Tampa Bay Buccaneers news and notes from 20-7 win over Carolina Panthers 09/19/10 [Last modified: Sunday, September 19, 2010 11:09pm]
Photo reprints | Article reprints

© 2017 Tampa Bay Times


Join the discussion: Click to view comments, add yours

  1. Rays journal: Black Snell continues roll with another win (w/video)

    The Heater

    ST. PETERSBURG — It was still a game in the fifth inning when LHP Blake Snell walked the leadoff batter, then allowed a single. One swing by Cubs LF Ian Happ (22 home runs) could put a dent in the Rays' three-run lead.

    Blake Snell allows just two hits in going seven scoreless innings.
  2. Remember him? Numbers prove Ben Zobrist is one of greatest Rays of all time

    The Heater

    ST. PETERSBURG — The first foray back to the Trop by the best manager the Rays have had obscured the second return visit by arguably the second-best player in franchise history.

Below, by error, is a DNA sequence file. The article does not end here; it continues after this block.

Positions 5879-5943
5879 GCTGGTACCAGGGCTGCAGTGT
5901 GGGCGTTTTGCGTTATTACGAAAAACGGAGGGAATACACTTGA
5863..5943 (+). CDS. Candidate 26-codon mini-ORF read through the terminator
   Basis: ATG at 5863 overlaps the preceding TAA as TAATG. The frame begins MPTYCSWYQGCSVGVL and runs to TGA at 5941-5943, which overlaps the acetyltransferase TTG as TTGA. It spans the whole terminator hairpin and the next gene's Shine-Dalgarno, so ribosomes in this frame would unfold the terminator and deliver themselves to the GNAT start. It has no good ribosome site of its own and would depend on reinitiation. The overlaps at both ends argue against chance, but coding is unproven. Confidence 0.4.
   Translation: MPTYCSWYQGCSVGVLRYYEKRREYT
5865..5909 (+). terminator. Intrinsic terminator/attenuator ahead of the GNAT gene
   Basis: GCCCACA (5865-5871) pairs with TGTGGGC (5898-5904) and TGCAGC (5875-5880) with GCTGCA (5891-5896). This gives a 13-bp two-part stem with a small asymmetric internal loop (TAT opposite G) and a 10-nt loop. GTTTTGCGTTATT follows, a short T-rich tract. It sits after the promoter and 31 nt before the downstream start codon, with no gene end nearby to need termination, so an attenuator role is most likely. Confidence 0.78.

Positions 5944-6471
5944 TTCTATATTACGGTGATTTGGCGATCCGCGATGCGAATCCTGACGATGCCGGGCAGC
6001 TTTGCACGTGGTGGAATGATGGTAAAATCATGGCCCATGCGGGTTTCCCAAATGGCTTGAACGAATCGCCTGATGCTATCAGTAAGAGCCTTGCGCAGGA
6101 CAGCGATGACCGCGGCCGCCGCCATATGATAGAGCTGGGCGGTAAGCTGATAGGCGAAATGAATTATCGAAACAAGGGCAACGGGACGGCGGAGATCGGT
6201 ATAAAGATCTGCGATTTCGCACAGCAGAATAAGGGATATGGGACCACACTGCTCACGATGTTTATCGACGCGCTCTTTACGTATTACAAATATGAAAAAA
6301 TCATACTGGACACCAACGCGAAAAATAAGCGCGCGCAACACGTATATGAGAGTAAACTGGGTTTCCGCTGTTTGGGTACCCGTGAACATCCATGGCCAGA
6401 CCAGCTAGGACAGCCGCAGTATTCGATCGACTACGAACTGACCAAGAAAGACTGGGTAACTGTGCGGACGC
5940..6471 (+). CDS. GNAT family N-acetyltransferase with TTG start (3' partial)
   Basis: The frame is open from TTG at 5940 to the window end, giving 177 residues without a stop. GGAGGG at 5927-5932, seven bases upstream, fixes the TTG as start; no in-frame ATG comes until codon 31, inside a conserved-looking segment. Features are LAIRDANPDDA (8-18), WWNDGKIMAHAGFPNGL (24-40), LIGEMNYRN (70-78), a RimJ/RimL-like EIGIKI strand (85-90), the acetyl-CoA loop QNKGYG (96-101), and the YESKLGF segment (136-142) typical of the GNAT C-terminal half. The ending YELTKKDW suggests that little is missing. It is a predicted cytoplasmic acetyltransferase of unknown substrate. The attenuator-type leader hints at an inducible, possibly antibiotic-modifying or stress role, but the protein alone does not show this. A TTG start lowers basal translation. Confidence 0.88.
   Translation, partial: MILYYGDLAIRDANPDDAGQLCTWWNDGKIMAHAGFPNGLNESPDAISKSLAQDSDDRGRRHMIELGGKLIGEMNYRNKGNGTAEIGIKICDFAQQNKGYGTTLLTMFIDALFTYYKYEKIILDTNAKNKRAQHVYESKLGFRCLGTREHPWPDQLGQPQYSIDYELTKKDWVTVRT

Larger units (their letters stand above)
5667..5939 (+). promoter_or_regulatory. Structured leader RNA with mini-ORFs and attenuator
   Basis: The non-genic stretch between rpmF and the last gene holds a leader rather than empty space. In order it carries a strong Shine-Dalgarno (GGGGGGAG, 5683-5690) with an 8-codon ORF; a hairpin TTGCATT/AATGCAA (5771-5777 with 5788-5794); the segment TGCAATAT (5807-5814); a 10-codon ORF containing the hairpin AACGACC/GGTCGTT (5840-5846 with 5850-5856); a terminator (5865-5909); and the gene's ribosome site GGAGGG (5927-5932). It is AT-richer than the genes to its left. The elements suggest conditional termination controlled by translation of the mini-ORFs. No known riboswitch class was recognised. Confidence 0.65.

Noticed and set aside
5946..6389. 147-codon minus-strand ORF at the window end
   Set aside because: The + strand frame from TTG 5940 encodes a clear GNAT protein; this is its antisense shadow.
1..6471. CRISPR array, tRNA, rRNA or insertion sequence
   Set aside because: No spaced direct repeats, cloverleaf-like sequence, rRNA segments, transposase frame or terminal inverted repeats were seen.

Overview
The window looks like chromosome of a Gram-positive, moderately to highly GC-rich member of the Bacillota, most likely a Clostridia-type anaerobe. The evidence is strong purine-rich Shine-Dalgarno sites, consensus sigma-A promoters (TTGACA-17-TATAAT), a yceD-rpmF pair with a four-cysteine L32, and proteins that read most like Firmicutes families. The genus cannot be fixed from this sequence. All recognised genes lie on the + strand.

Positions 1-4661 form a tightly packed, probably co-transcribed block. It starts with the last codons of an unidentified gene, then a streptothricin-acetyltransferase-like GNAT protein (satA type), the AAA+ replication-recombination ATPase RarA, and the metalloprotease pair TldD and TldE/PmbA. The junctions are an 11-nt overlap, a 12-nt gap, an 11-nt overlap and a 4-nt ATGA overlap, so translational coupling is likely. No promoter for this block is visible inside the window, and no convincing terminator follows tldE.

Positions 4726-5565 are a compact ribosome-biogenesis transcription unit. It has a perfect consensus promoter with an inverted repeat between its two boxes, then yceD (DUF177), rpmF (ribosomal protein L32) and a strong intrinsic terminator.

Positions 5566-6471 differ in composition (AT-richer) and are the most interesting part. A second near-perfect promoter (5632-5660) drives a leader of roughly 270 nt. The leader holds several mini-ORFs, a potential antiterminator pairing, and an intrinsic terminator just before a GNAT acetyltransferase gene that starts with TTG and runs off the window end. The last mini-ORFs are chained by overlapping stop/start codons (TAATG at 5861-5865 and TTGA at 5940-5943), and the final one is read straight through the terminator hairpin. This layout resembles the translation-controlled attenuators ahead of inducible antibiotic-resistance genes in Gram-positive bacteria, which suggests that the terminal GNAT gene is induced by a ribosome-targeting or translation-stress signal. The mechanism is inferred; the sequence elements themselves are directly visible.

Tampa Bay Rays starting pitcher Blake Snell (4) takes the field to start the game between the Chicago Cubs and the Tampa Bay Rays at Tropicana Field in St. Petersburg, Fla. on Wednesday, Sept. 20, 2017.
  3. Marc Topkin's takeaways from Wednesday's Rays-Cubs game

    The Heater

    One success story of this lost season is the emergence of LHP Blake Snell as the frontline starter the Rays projected. After a rough start and two demotions, he has been rolling, Wednesday's solid seven innings making him 4-0, 2.57 in his past eight starts.

  4. Rays at Orioles, 7:05 p.m. Thursday, Camden Yards, Baltimore

    The Heater

    Tonight: at Orioles

    7:05, Camden Yards, Baltimore

    TV/radio: Fox Sports Sun; 620-AM; 680-AM (Spanish)

    Probable pitchers

    This is a 2017 photo of Matt Andriese of the Tampa Bay Rays baseball team. This image reflects the 2017 active roster as of Saturday, Feb. 18, 2017 when this image was taken. (AP Photo/David Goldman)
  5. Bucs journal: Bucs still high on Vikings RB Dalvin Cook


    TAMPA — Coach Dirk Koetter spent a lot of time before this year's draft evaluating RB Dalvin Cook. At one time, the Florida State star and former teammate of QB Jameis Winston was considered the player the Bucs most likely would draft 19th overall.

    Vikings rookie running back Dalvin Cook (33), a standout at Florida State, is third in the league in rushing after two games and fourth in average yards per game.